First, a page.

At the end of the day, your options are not limited to the typical indie playbook of contractor moving into download or SaaS product. As long as you have customers who value business outcomes, a hybrid product/service is a potentially less perilous option.
Thanks to Micheal Buckbee, Tim Cull, Andrew Culver, Aaron Francis, Jeffrey Abbott for reading drafts & providing feedback.
Have you ever heard someone say “We raised 4mil A round at 20 pre”?
Like all trades, tech financing has its own vernacular. There is nothing you can’t figure out with basic math in the above quote. Soon, you as well can decode the crazy moon language spouted by entrepreneurs, investors & tech media.
Raising money from investors (VCs, angels, even friends & family) is always about two things:
This post will focus on the price of ownership bit. Also caveat lector: like snowflakes, the process of raising funds is unique, fragile and sometimes packed into a hard ball of ice which will give you a black eye. Every statement and example in this post has variations and exceptions.
Step 0 is to split initial ownership among the founders.
If you are a single founder, this step is quite easy. Most of our examples will use a 25⁄75 split between two cofounders, just to make the math interesting.
If you raise a seed round in Silicon Valley, odds are that you are getting money from Angels. Odds also are high that using something called a convertible note.
This means that the angels are essentially loaning you money, and expect to be paid back when you raise a Series A in the form of Stock.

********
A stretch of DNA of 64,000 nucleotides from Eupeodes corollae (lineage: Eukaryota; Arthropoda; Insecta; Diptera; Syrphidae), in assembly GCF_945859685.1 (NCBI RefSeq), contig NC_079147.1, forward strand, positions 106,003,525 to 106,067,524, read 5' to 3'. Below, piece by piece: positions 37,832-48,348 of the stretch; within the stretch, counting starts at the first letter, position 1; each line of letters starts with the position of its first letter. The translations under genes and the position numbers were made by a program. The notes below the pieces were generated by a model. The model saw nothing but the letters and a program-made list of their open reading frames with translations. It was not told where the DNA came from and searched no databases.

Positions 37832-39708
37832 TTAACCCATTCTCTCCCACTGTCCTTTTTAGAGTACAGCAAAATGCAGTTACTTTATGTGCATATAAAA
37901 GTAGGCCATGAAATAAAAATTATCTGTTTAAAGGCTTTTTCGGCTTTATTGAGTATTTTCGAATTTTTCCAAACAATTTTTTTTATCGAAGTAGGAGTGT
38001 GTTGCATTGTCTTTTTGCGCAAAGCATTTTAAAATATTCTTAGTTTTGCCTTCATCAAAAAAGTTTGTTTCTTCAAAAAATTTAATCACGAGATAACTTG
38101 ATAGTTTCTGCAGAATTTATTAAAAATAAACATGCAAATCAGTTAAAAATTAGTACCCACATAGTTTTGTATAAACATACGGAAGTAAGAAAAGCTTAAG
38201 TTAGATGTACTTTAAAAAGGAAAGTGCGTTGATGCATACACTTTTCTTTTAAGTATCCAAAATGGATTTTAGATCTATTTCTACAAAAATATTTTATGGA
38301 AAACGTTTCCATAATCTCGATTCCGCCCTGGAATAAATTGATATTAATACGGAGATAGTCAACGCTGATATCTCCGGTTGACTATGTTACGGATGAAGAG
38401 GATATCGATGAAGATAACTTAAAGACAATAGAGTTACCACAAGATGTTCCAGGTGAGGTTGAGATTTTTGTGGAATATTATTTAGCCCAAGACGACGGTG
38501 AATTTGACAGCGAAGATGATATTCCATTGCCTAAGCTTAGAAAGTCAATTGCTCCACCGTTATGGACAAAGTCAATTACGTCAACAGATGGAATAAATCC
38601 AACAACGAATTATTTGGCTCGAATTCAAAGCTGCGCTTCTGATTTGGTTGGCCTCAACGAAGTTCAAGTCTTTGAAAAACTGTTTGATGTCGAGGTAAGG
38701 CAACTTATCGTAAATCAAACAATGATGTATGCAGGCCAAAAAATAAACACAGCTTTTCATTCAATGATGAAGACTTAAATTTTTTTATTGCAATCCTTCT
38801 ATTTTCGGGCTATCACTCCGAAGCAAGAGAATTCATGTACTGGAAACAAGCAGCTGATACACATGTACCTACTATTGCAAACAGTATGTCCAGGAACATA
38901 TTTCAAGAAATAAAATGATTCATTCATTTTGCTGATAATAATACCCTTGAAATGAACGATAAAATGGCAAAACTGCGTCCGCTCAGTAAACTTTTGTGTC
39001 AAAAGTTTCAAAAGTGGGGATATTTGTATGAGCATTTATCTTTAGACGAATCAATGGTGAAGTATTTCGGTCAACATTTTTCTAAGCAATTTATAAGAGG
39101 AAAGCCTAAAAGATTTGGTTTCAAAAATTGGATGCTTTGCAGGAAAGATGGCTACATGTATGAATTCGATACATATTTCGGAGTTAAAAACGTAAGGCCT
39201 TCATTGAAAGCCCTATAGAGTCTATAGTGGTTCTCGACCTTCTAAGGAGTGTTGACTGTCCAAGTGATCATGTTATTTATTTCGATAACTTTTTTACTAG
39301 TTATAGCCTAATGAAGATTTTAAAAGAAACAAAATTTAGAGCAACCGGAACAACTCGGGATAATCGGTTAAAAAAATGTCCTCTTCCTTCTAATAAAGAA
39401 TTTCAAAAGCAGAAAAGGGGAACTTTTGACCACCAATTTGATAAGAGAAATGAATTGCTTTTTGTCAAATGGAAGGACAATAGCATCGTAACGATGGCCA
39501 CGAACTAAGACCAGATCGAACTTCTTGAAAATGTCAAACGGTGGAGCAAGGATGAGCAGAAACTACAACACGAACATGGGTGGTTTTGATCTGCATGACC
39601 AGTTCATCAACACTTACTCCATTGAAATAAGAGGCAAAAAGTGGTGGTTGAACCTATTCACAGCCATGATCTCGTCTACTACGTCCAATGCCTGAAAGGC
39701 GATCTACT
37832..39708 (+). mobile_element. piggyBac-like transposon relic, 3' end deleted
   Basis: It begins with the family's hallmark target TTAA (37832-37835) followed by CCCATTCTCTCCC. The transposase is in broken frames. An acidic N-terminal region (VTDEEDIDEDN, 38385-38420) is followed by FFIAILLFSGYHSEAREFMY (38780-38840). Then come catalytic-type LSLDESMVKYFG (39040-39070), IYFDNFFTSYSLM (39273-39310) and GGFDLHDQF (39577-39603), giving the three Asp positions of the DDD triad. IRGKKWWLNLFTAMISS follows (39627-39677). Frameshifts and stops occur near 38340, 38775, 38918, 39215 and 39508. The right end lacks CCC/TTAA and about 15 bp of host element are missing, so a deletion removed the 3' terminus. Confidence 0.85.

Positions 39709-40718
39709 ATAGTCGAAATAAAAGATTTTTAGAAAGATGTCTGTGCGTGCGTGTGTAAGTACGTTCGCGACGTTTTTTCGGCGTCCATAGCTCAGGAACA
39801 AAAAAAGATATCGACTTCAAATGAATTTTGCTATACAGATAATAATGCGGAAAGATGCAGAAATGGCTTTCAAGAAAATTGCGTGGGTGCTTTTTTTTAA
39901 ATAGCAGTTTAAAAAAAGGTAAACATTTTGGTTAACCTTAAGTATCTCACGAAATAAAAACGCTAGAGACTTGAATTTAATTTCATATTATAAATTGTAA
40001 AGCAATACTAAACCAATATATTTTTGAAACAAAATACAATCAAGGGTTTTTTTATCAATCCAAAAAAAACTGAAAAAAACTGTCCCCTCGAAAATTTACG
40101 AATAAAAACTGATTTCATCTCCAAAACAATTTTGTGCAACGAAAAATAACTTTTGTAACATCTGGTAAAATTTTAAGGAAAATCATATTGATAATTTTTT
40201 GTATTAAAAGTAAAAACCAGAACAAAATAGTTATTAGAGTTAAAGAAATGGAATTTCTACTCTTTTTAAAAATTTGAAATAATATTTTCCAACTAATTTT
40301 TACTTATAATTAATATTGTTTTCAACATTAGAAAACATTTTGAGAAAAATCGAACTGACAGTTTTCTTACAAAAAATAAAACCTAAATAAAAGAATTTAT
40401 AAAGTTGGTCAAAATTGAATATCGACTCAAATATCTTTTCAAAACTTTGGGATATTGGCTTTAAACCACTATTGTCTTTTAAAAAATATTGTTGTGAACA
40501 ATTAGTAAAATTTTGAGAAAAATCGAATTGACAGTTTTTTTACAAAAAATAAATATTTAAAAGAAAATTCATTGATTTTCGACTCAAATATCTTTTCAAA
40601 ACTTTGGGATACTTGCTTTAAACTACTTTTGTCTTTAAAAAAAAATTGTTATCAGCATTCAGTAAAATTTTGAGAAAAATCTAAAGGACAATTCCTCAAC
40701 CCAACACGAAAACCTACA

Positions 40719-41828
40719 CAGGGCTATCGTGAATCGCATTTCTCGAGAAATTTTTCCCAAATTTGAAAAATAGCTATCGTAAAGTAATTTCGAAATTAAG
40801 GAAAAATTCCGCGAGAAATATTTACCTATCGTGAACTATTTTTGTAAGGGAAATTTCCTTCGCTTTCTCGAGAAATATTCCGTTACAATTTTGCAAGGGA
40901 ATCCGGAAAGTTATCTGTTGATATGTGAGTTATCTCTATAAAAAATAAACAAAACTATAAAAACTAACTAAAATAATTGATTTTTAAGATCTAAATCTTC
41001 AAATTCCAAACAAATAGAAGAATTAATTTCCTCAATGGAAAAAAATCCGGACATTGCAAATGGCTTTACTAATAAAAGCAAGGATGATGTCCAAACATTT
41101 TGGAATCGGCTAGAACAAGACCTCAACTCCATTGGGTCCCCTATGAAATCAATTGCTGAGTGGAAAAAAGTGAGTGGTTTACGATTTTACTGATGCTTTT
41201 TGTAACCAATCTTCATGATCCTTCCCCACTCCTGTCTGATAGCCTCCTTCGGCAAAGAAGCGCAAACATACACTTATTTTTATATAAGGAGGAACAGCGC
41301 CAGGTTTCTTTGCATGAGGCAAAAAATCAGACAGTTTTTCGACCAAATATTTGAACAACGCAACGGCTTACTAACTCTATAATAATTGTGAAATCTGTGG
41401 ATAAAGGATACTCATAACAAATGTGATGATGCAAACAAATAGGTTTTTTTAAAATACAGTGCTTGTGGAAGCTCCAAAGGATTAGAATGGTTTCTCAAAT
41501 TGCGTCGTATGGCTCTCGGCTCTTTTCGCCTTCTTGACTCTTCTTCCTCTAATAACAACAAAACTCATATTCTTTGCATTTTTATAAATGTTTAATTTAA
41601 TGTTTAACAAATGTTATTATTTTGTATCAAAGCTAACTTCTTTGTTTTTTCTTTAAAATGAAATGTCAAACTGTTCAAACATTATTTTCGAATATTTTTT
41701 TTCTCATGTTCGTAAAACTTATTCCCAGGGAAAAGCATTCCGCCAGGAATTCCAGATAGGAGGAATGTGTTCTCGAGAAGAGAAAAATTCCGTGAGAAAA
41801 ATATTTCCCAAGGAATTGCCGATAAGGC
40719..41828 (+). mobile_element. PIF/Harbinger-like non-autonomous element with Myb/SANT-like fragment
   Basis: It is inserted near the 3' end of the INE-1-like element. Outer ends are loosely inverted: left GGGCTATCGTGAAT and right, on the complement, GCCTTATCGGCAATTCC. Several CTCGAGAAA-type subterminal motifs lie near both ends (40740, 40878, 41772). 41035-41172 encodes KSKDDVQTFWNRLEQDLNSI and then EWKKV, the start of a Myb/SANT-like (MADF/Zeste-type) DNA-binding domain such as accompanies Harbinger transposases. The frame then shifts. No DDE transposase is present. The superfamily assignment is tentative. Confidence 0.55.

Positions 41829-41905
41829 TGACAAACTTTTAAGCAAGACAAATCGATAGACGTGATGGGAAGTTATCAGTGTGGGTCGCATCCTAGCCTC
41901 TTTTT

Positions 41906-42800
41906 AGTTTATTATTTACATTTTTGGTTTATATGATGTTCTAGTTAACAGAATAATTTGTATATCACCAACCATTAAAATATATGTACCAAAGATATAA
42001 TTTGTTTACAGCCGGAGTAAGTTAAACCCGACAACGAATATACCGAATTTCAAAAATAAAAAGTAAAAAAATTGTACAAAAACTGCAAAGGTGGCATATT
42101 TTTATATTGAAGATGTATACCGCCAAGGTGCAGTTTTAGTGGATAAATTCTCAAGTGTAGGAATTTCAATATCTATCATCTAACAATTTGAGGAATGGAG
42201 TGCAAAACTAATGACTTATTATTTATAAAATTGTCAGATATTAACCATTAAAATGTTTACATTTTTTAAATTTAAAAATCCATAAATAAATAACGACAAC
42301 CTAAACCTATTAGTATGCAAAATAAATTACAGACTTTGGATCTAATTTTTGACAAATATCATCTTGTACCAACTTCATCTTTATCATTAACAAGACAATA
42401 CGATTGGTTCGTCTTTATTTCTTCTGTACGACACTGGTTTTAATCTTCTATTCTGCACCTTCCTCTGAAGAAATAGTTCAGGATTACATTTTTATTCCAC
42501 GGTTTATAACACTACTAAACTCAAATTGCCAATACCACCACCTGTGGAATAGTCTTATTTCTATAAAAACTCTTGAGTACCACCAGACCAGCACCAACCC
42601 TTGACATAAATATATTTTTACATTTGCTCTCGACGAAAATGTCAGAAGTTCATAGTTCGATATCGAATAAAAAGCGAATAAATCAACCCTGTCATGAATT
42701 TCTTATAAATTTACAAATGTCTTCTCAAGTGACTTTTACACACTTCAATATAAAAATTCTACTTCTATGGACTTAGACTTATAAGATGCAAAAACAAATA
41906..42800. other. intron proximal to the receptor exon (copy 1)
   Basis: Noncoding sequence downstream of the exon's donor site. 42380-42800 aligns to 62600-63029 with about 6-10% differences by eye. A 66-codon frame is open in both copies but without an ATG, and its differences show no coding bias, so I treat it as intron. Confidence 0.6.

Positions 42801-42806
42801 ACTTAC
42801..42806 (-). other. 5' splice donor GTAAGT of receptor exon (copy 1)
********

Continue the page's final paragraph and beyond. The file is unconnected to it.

The thing about raising money is that you need a valuation. If you don’t know how much a company is worth, then people cannot buy shares. In the stock market, the buyer and seller agree to a price of some shares and multiply that by all outstanding shares and you have a simple calculation of the value of the company.
During the fundraising process, this is flipped around. The investors and the founders usually start with a ballpark number of how much money the company wants to raise. Our example here is 1 million dollars. Starting with that, the parties negotiate out how much percentage ownership of the company that 1 million dollar buys. The actual valuation is then just simple math:
Founders want = 1 million VC wants = 20% ownership ownership calculation: --------------------------- founders | VCs | total 80% | 20% | 100% valuation calculation: --------------------------- founders | VCs | total 4MM | 1MM | 5MM
Back to convertible notes: